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Find the top rated horseback riding trails in Harrisonburg, whether you're looking for an easy short horseback riding trail or a long horseback riding trail, you'll find what you're looking for. Click on a horseback riding trail below to find trail descriptions, trail maps, photos, and reviews.
West Virginia’s Monongahela National Forest offers a wide variety of trails for day or multi-day hikes of varying levels of difficulty, including several trails built on former logging railroad...
I hiked this trail with my pup today (October 2). The trees are beginning to turn and the river is lively. A really pretty walk, all in all. I did have to cross the stream 3 times, and honestly could not find my way around this, although the trail notes say to stick to the east side of the stream. The bank was just too steep.
I was glad a I had on long pants, as the nettles are still green and stingy on parts of the trail.
Keep your wits about you. Rocky, steep and various terrains along this trail that never ends. Hiked it and survived, only to fall immediately asleep when getting in the car!
Not scenic in a landscape sense, but a steady, flat walk for at least 3 miles in. Occasionally muddy and rocky; you do see bits of "lumberjack history" along the trail.
This is four miles of slippery rock damp hiking..shared the trail with several horses..not a fun hike.
The trail seemed to be rarely used and neglected. Five solid miles of spider webs. The only good view was from the trail parking lot overlooking the vineyard. Absolutely the worst hike of 2015.
There is a trail named the Flatrock Run Trail and a mountain named Porte Crayon. That's the only truthful things about this writeup. Where did the information come from? If you follow this, you will be hopelessly lost in very rugged, dangerous wilderness.
The Flatrock Run Trail runs from Forest Road 19 to the Roaring Plains Trail. It does not go to the summit of Mount Porte Crayon. The summit of Mount Porte Crayon is reached by leaving the Flatrock Run Trail at it's intersection with the Roaring Plains Trail and bushwhacking over a mile to the summit. The final quarter mile is through extremely dense red cedar trees that are spaced at about two foot intervals. My wife and I went to the summit last year and it took us over an hour to traverse this last quarter mile to the summit. There are no views at the summit, none. The summit is completely covered with red spruce trees. There are no views. There is no reason to go to the summit, unless you want to log the geocache hidden there or photograph the USGS benchmark disk at the top.
If you want to see what the summit of Mount Porte Crayon is like, you can see a description and photos of it on my website at:
There is no Bears Nest Trail. There is a Boars Nest Trial in the Roaring Plains Wilderness, but it is several miles from the Flatrock Run trail and the two do not intersect, they run parallel to each other roughly North-South.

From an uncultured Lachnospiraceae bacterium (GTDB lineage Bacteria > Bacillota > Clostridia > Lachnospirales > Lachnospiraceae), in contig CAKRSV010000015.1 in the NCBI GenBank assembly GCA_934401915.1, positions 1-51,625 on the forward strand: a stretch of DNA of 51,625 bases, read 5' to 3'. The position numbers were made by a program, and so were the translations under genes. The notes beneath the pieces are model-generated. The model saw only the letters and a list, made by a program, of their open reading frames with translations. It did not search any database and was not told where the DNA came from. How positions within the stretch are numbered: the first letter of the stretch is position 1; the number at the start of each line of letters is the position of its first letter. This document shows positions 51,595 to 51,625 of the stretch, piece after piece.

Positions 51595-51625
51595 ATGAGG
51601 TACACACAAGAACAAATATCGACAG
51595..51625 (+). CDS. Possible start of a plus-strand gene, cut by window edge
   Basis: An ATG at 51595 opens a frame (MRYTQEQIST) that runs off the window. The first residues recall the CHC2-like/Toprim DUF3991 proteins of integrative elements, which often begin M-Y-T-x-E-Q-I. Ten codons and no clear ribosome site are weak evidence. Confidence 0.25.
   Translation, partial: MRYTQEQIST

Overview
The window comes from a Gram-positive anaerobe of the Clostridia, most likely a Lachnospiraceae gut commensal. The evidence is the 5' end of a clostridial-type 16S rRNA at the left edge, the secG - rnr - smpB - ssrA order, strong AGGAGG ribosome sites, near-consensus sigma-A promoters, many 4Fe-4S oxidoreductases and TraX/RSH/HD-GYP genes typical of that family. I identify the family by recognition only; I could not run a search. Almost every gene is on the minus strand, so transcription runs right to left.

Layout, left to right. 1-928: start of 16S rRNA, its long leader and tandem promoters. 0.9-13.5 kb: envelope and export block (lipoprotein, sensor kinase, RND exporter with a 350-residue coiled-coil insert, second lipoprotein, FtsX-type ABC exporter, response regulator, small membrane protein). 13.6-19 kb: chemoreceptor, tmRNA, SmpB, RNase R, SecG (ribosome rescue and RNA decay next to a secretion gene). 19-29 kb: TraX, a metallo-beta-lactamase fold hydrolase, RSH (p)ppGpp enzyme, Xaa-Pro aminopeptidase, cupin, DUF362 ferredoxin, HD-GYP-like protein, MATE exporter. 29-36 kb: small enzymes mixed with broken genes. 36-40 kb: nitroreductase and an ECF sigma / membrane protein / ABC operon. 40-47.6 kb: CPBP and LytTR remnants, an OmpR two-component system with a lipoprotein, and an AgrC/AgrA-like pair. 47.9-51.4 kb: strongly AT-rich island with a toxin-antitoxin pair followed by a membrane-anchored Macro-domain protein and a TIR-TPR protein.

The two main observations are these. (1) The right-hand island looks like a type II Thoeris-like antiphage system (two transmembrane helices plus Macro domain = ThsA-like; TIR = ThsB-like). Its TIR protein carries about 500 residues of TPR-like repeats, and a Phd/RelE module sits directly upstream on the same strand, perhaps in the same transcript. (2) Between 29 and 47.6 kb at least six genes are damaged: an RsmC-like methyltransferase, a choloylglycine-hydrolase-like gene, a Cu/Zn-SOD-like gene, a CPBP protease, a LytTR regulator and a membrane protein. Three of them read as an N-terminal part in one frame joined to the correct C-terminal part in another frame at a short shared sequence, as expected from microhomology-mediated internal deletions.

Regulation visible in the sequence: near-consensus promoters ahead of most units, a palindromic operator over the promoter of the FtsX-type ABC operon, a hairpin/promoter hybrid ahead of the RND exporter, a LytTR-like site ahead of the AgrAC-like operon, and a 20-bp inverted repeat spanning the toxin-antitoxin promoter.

The South Prong Trail does not intersect the Flatrock Run Trail. The South Prong Trail also runs north-south and is even farther from the Flatrock Run trial than the Boars Nest Trail is. The Boars Nest Trail ends at Forest Road 70 in the south, as does the South Prong Trail. They do not intersect each other, and do not intersect the Flatrock Run Trail.
I highly recommend that you remove the Flatrock Run Trail from this website until you get an accurate description of it. You are going to get people lost and injurred or killed by sending them into the Roaring Plains Wilderness with such grossly incorrect information.
We just did a 3-day bike tour loop incorporating this trail (along with great fire roads and the awesome West Fork Rail Trail), but this East Fork Trail was a disaster--took us 7 hours (including breaks) to push our loaded mountain bikes the 8-mile length of this narrow, challenging HIKING trail--if you were an accomplished single-track mountain biker carrying NO camping gear, you could ride much--maybe most--of the trail but not all of it. BEWARE! Rails-to-Trails categorizes this as a "rail trail" and lists "mountain bike" as a use and together these are highly misleading. Add to this the trail description that talks about it being "a treat at any time of year" and mentions "a gradual uphill climb" at the northern end and you can understand why I and my two companions were pretty upset--no mention by RTC of the many steep narrow uphill sections (the trail constantly goes up and down the mountainside) and much unrideable boggy stuff... I have to wonder if they hiked the ENTIRE trail? Curiously, the signage at the north end identifies the trail as a hiking trail only; the signage at the southern terminus has a bicycle symbol (i.e. mountain bike) as well as a hiking symbol while also identifying it as "more difficult"--one has to wonder why at one end of this 8-mile trail it is strictly considered a hiking trail and at the other a hiking/mountain bike trail... A further complication here is that Google Maps, since appropriating RTC's data for its new bicycle-directions function, shows this trail as part of a bike route if you ask for bicycling directions through this area. So I'll be writing to them too--again, beware! All that said, this would be a lovely hike--very pretty, and enough up-and-down to give you a workout.
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